The court concluded that prosecutor who later brought the charges was obligated to stick to the nonprosecution agreement, so the conviction cannot stand. The justices wrote that “denying the defendant the benefit of that decision is an affront to fundamental fairness, particularly when it results in a criminal prosecution that was foregone for more than a decade.”
WHAT’S THE DEAL WITH THE NONPROSECUTION AGREEMENT?
During a court hearing weeks after Cosby’s 2015 arrest, Castor testified that he promised Cosby he wouldn’t be prosecuted in the hopes that it would persuade the actor to testify in a civil case brought by Constand and allow her to win damages. Castor acknowledged the only place the matter was put in writing was in the 2005 press release announcing his decision not to prosecute, but said his decision was meant to shield Cosby from prosecution “for all time.”
His successor noted, during the appeal arguments, that Castor went on to say in the press release that he could revisit the decision in the future.
Castor had said that Constand’s case would be difficult to prove in court because she waited a year to come forward and stayed in contact with Cosby.
The first jurors who heard the case may have agreed with him, as they could not reach a verdict in 2017. But a second jury empaneled after the #MeToo movement exploded found him guilty at his 2018 retrial. Constand settled her civil case against Cosby for more than $3 million.
Castor’s successor, District Attorney Kevin Steele, charged Cosby in 2015 after a federal judge, acting on a request from The Associated Press, unsealed documents from her 2005 lawsuit against Cosby, revealing his damaging testimony about sexual encounters with Constand and others. Castor has said Cosby “would’ve had to have been nuts to say those things if there was any chance he could’ve been prosecuted.”
HOW RARE IS THIS?
Wesley Oliver, a Pennsylvania law professor who has followed Cosby’s case closely over the years, said he has never heard of a high court in Pennsylvania or anywhere else grappling with a prosecutor’s informal promise not to prosecute.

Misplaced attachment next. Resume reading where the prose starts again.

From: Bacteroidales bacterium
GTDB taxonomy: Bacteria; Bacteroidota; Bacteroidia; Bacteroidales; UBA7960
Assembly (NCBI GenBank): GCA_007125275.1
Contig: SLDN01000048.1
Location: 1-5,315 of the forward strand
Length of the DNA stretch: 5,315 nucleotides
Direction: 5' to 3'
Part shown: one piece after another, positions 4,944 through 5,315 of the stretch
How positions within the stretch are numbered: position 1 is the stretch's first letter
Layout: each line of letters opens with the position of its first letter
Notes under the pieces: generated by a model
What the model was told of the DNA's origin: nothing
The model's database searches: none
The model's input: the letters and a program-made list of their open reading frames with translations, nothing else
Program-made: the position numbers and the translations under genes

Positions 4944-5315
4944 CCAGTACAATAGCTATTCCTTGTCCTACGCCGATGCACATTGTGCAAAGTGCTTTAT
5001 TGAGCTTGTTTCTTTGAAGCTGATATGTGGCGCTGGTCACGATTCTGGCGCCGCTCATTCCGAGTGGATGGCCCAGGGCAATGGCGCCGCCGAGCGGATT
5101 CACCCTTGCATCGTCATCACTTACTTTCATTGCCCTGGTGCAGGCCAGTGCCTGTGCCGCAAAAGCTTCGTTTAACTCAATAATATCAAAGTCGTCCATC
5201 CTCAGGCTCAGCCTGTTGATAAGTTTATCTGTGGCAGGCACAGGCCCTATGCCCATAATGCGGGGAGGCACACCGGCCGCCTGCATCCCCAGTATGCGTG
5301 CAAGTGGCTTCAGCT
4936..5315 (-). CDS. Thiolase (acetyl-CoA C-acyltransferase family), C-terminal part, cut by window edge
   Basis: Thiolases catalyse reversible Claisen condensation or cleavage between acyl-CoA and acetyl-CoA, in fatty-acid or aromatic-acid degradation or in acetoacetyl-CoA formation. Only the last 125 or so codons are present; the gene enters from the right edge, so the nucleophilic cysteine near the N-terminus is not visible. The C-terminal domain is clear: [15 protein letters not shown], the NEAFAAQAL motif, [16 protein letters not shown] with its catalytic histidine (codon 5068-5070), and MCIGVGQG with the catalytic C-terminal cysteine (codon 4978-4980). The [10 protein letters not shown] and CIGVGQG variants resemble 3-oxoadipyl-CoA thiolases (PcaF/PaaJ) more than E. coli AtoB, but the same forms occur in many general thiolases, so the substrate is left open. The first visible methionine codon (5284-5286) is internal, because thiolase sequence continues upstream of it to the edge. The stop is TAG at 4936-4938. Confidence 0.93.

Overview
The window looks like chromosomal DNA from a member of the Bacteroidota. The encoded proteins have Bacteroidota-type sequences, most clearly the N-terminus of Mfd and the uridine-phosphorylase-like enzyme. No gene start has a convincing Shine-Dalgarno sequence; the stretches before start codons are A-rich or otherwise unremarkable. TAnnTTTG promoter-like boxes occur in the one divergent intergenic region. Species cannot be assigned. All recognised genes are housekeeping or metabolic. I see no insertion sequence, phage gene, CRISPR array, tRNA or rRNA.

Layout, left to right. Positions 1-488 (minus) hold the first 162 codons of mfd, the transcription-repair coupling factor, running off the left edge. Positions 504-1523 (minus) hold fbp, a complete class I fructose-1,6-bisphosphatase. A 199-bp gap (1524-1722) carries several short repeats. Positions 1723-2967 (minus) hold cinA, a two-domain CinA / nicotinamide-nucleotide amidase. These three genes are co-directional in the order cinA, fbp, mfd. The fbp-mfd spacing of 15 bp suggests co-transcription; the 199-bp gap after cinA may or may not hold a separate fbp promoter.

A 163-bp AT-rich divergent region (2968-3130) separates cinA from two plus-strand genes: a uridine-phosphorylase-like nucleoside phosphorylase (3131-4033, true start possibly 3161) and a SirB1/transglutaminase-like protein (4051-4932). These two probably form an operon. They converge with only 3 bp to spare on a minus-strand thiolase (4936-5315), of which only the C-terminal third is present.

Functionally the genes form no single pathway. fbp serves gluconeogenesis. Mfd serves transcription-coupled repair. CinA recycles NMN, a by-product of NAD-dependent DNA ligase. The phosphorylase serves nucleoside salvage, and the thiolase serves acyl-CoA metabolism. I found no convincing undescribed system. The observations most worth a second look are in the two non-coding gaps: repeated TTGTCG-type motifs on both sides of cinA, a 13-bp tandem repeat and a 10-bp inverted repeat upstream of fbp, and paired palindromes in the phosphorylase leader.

“It breaks new ground entirely,” said Oliver, who teaches at Duquesne University School of Law in Pittsburgh. “It sets precedent not just for Pennsylvania but probably other states.”
He said the ruling should drive home to prosecutors the risks of suggesting at news conferences, in press releases or verbally in private that they will not prosecute.
“They should at least add three words — ‘at this time,’” he said. “If you add that qualifier, which wasn’t done in Cosby’s case, you should be good to go,” Oliver said.
CAN COSBY BE TRIED AGAIN?
It’s highly unlikely. The decision on Wednesday bars Cosby from being tried again over Constand’s complaint, finding it to be the “only remedy that comports with society’s reasonable expectations of its elected prosecutors and our criminal justice system.”
And the accusations raised by dozens of other women, including the five who testified at his 2018 trial, often go back decades and are most likely too remote to prosecute.
Cosby turns 84 next month. However, his lawyer said he remains in good health, except for vision problems that render him legally blind.
The trial judge deemed him a sexually violent predator who could still pose a danger to women given his wealth, power and fame, and ordered that he be on a lifetime sex offender registry and check in monthly with authorities. However, the decision negates that finding.
Vidya Balan shares not only the name of her character (Vidya Vincent) in the latest film, Sherni, but also her ability to unassumingly defy norms. “There is a Vidya Vincent in me for sure.” Yet, the actor says she found it difficult to understand her. Maybe because what Vidya Vincent does quietly, Vidya Balan does with a crackling laugh.
In this interview with indianexpress.com, the actor decodes playing a non-reactive character, the stereotypes of a strong woman and what makes her reject industry trends.
How does it feel, Vidya? It’s been a week and people can’t stop talking about Sherni.
I am thrilled obviously, thrilled to bits that people have loved the film and have sent me so much appreciation for my performance. I am really really so chuffed and thrilled.
Was there ever a pressure that how would people receive this subject, considering we don’t make a lot of films on environment? In fact, this subject, the way we have seen it in pop culture, people find it a little boring.
There was no such worry. But I have to also admit that I was prepared for people to not watch the film on release, as in immediately on Prime Video. I thought people will take their time and watch it at their own pace because it is not one of those masala, entertaining films that you look forward to.
So for example, for Shakuntala, everyone watched it the weekend it released and continued to watch it. But I thought that maybe this won’t happen with Sherni because it has a different pace, it is a different style of storytelling and like you said it is about conservation. I didn’t know how many people would warm up to it but I have been pleasantly surprised.
What was your understanding of Vidya Vincent when Amit (director Amit Masurkar) narrated you the script? What really spoke to you about her?
We are living in a reactive culture or rather ours is a reactive world today. You feel you need to react to everything and Vidya Vincent is not one of those people. So I think I took a while to get a grasp of her as a person because I kept feeling like am I underplaying it too much, am I conveying her angst or am I being too non reactive or passive. But Amit Masurkar was absolutely clear this is how he saw Vidya Vincent and I go by my director’s conviction.